External resources relating to What is the militarisation of policing?

A tense calm has returned to Harare a day after three people were shot dead as soldiers and police fought running battles with hundreds of protesters, firing live ammunition, teargas and water cannon.

One in five arrests in China last year took place in Xinjiang, the nominally autonomous western territory that critics say has been turned into a police state rife with human rights violations.

Japan has one of the lowest rates of gun crime in the world. In 2014 there were just six gun deaths, compared to 33,599 in the US. What is the secret?

In this public lecture, world renowned feminist scholar Professor Cynthia Enloe explores how militarisation is a social process that affects our everyday lives and enables states to fight wars. Enloe asks ‘where are the women?’ in international affairs and explores how women as soldiers' wives, secretaries, factory workers, shoppers and soldiers can both support and oppose armed conflict.  She also explores how notions of masculinity and femininity can be militarised or de-militarised and what the implications of this are for state foreign policy.

French Interior Minister Bernard Cazeneuve announced Wednesday that authorities had carried out more than 2,200 raids since a state of emergency was declared following the November 13 attacks that killed 130 people. Under the state of emergency, French police can raid any home without judicial oversight. In addition, police have held 263 people for questioning—nearly all have been detained. Another 330 people are under house arrest, and three mosques have also been shut down. The vast majority of those targeted in the raids have been Muslim. We speak with Yasser Louati, spokesperson and head of the International Relations Desk for the Collective Against Islamophobia in France.

Firearms officers called to tackle terrorist gunmen have been ordered to ignore the injured and dying in the event of a UK attack and instead race towards the threat to try to minimise the total number of casualties in such a situation, a police chief has said.

Since the terror attacks in Paris last month, which claimed 130 lives, British police have been urgently reviewing their tactics. Police chiefs are trying to reassure the government and the public that they could deal with such an event, where multiple targets are hit by a team of terrorists targeting civilians with automatic weapons.

Pat Gallan, Metropolitan police assistant commissioner for special crime and operations, said armed officers had been told to ignore the wounded, even if that included their colleagues, and prioritise arresting or shooting the armed terrorists...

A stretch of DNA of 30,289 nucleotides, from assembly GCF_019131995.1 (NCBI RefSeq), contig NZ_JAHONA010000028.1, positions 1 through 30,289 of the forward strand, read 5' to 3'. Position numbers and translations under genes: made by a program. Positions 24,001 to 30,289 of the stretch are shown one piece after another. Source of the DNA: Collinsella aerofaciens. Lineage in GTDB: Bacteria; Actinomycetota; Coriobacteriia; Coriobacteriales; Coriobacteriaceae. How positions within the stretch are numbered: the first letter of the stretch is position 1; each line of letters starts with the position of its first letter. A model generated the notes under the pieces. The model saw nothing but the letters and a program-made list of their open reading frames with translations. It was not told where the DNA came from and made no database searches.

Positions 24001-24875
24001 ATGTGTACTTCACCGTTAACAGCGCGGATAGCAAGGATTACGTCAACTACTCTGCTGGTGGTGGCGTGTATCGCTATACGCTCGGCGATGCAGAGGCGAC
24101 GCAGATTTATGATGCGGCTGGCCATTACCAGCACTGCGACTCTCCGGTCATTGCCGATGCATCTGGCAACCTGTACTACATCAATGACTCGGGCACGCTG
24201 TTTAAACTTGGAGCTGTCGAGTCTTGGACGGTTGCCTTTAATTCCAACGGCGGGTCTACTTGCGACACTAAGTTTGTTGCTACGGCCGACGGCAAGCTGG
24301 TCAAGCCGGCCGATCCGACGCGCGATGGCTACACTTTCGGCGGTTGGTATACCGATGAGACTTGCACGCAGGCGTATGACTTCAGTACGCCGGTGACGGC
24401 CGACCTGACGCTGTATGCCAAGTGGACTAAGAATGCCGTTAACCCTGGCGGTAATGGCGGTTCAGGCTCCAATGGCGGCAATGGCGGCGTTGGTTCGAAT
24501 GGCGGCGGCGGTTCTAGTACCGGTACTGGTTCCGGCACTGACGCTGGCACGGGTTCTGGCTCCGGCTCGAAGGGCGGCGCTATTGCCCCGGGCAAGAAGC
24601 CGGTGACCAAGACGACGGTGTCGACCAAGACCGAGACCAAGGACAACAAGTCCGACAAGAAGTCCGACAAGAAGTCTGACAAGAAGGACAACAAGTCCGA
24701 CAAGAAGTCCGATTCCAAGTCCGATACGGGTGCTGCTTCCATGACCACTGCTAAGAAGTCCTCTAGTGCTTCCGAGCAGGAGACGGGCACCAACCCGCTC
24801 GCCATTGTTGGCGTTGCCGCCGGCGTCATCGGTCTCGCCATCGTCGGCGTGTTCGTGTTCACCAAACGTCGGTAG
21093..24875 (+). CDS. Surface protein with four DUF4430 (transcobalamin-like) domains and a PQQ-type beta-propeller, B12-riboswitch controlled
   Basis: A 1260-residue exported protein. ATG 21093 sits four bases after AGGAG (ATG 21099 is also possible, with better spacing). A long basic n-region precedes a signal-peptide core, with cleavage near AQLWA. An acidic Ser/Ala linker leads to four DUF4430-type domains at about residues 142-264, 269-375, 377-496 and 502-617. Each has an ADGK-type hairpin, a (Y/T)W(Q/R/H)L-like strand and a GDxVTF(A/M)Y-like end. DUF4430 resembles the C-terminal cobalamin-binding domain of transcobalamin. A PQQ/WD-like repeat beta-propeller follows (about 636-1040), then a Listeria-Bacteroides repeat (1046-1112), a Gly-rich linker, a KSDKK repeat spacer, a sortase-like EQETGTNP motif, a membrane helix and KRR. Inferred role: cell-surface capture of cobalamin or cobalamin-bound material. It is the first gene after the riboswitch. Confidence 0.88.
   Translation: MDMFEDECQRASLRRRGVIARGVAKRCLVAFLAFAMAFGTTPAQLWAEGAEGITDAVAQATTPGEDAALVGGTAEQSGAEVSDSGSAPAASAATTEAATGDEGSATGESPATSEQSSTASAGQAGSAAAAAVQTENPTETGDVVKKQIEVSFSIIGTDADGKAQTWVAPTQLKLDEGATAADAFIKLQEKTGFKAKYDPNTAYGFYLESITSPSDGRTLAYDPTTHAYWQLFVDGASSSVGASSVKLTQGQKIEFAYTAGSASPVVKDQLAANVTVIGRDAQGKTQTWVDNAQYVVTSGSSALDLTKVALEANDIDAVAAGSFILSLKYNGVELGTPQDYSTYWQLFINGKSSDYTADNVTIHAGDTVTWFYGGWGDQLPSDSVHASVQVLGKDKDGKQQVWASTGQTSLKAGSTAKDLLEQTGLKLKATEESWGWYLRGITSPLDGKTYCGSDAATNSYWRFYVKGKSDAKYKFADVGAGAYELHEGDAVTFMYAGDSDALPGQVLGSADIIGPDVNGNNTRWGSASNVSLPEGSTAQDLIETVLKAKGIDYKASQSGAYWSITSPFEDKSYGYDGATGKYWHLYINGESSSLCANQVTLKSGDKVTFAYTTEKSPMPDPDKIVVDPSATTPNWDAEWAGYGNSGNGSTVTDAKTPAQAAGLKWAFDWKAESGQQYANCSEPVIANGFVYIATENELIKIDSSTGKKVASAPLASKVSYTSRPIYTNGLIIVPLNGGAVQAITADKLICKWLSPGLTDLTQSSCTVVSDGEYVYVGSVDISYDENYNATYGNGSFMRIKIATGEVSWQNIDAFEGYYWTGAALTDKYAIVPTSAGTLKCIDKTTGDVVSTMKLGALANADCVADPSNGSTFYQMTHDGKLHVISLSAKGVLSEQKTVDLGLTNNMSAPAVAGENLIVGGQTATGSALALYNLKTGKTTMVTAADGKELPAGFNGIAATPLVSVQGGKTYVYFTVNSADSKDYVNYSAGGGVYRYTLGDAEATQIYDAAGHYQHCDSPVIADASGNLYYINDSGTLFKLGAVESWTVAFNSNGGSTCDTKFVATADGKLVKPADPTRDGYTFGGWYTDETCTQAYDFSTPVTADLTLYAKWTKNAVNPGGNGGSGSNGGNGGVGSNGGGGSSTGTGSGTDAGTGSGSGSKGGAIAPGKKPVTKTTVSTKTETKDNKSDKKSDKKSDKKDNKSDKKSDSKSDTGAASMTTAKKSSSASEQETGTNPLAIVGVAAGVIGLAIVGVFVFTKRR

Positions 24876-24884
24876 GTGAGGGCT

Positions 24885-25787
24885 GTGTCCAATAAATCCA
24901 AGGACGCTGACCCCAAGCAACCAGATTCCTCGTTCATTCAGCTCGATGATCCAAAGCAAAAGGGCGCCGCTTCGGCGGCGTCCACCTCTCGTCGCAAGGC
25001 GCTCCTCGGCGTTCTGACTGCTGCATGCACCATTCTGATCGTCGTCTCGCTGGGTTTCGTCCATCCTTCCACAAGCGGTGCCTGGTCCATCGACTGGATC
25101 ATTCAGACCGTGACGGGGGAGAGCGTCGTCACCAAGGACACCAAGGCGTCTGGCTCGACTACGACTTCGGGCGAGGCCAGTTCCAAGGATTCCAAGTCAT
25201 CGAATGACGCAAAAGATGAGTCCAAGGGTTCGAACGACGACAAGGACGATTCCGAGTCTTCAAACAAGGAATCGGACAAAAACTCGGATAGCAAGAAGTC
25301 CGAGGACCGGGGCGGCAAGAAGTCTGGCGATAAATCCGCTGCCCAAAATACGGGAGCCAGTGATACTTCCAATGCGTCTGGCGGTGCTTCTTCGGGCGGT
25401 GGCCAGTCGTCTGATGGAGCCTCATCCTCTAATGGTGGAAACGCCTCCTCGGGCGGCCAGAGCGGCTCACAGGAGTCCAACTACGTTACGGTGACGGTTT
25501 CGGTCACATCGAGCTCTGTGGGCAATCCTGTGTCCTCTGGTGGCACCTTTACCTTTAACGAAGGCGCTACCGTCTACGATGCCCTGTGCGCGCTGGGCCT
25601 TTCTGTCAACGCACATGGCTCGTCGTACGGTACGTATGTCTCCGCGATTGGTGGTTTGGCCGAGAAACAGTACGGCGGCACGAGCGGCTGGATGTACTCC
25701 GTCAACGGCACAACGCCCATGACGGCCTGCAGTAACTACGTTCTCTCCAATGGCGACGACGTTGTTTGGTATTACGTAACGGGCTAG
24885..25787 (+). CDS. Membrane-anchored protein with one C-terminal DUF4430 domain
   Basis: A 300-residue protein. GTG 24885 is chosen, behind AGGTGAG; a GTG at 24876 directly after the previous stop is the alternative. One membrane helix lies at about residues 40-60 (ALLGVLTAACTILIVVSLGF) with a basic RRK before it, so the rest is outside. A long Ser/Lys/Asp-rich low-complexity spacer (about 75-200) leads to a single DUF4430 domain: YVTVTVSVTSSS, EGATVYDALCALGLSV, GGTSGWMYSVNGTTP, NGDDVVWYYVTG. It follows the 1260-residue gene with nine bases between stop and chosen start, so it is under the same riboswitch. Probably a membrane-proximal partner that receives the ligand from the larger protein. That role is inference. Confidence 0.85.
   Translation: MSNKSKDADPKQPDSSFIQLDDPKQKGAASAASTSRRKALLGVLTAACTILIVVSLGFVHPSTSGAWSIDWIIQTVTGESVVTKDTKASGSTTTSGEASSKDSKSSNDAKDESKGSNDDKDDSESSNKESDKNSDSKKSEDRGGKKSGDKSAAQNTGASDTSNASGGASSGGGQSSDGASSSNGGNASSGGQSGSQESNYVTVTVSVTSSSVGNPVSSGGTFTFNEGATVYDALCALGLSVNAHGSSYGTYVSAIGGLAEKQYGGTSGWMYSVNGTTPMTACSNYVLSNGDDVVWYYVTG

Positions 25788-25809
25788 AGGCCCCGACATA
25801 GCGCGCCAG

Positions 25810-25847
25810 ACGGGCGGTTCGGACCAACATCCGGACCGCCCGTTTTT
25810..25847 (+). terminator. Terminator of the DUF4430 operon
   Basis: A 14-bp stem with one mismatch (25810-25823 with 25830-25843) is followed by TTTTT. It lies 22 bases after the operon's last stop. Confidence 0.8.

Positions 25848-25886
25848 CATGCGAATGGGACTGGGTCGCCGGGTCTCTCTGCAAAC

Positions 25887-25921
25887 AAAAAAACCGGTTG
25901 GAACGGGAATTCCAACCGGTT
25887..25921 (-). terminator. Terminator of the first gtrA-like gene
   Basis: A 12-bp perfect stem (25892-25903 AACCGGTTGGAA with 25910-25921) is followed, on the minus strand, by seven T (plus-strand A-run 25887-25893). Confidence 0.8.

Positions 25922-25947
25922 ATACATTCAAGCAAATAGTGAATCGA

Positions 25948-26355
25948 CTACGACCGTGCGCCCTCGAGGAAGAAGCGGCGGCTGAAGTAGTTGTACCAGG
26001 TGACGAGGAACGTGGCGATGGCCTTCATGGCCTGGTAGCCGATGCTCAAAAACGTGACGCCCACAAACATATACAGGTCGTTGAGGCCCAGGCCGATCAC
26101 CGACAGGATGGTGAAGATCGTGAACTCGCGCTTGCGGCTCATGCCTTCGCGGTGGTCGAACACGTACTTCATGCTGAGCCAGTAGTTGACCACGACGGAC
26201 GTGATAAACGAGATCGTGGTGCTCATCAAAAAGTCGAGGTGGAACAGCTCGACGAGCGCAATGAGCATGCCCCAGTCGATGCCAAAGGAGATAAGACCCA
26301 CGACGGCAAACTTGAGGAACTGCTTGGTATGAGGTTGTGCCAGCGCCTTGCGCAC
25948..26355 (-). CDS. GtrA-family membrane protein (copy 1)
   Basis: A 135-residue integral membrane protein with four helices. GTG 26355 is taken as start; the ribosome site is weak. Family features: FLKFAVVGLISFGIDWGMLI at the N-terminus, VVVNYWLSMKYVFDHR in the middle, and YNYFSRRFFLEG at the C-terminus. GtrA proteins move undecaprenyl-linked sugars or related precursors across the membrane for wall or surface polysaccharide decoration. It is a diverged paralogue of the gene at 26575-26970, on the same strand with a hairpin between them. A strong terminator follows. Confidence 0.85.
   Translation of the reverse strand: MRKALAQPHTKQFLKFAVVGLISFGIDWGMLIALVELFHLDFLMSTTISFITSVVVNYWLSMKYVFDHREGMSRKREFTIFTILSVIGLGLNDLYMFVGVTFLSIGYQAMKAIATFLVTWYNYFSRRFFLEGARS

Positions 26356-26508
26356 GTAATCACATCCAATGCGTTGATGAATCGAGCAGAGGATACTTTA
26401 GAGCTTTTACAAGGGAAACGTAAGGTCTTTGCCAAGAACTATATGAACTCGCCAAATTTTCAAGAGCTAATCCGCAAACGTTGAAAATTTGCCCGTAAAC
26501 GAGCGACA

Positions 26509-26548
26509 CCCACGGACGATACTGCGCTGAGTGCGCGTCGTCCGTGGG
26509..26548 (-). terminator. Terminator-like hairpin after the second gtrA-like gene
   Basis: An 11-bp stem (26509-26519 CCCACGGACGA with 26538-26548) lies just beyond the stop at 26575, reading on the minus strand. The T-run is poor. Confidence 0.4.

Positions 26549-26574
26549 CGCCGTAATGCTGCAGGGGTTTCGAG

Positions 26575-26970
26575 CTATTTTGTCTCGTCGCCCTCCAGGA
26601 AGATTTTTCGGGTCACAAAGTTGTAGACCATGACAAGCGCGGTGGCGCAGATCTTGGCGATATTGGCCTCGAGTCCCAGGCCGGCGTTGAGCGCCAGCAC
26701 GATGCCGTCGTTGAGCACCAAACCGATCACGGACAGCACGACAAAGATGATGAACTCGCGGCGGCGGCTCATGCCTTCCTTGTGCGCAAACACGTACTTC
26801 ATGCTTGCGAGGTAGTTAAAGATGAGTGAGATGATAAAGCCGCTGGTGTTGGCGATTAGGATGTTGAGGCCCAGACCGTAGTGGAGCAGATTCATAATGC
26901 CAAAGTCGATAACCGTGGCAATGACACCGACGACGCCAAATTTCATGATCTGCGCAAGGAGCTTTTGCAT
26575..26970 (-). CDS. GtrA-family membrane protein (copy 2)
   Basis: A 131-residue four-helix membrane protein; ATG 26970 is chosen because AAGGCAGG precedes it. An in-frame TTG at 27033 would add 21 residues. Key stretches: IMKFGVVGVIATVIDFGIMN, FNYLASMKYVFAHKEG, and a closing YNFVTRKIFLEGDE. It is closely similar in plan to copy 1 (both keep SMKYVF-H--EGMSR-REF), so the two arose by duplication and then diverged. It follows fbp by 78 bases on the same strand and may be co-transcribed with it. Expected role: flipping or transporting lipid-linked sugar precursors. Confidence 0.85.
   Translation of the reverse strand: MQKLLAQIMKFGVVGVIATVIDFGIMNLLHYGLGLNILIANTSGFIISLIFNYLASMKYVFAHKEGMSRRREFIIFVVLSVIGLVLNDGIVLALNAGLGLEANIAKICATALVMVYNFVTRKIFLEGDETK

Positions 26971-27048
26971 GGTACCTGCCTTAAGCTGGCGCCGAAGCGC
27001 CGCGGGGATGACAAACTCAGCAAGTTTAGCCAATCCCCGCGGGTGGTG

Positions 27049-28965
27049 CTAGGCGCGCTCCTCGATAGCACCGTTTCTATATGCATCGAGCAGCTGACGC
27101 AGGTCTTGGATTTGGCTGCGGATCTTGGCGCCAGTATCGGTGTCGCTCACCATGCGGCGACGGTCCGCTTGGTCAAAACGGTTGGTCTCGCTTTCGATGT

The Metropolitan police commissioner wants to increase the number of armed officers in London in the wake of the Paris attacks.

Sir Bernard Hogan-Howe said he expected to have to lose 5,000 of the capital’s 32,000 officers to cope with cuts likely to total £800m over four years after the spending review this month.

But he tried to reassure Londoners that the number of firearms officers was being reviewed as a result of the attacks in the French capital, in which 129 people were killed. He said the Metropolitan police was proud to be a mostly unarmed force, but the Paris attacks showed the need for change.

There is a growing body of evidence suggesting that the militarization of domestic security is bad for human rights and has little impact on crime and violence in the long term. So what keeps attracting Latin American governments to adopt these “iron fist” policies?

All front-line police in England and Wales should be offered Tasers in light of the increased terrorism threat, the head of the Police Federation says.

Steve White said the devices would help protect against "dangerous people" who could be preparing to attack officers.

"We've got to show our officers that we're taking the threat seriously," he told Radio 4's Today...

The recent race riots in Ferguson, Missouri put a spotlight on the militarization of police in the United States. A panel discussion at the School of International Service on “The Militarization of Policing in Comparative Perspective” addressed this trend at home and abroad, looking at the United States, Europe, Afghanistan, Pakistan, and Indonesia...

The report, Preach What You Practice: The Separation of Military and Police Roles in the Americas, from the Washington Office on Latin America (WOLA) provides a background briefing on key distinctions between military and police functions. It calls on the Obama Administration to change direction, and stop encouraging the military forces of other countries to take on roles that would be illegal for the U.S. Armed Forces to carry out at home. The authors, a team of WOLA’s regional security experts, set out specific steps to be taken by both United States and countries in the region.

Indonesia has won praise for cracking down on Islamist militants behind a string of deadly attacks and at the core of the fight have been the heavily armed black-clad officers of its anti-terrorism unit -- Detachment 88...

The militarization of police units has been a longstanding policy in Latin America well before it received attention from the U.S. media. U.S. bilateral assistance to countries in Latin America has encouraged the adoption of military equipment and military training for local police forces.   While the U.S. prohibits the armed forces from assisting police forces at home, the practice of technology transfer and military training in-country has been a cornerstone of U.S. policy in Latin America and the Caribbean for years. The logic is that crime and violence have overwhelmed local police forces—weak and corrupt to begin with—and therefore the armed forces are necessary for the state to provide security.   But that comes with huge risks...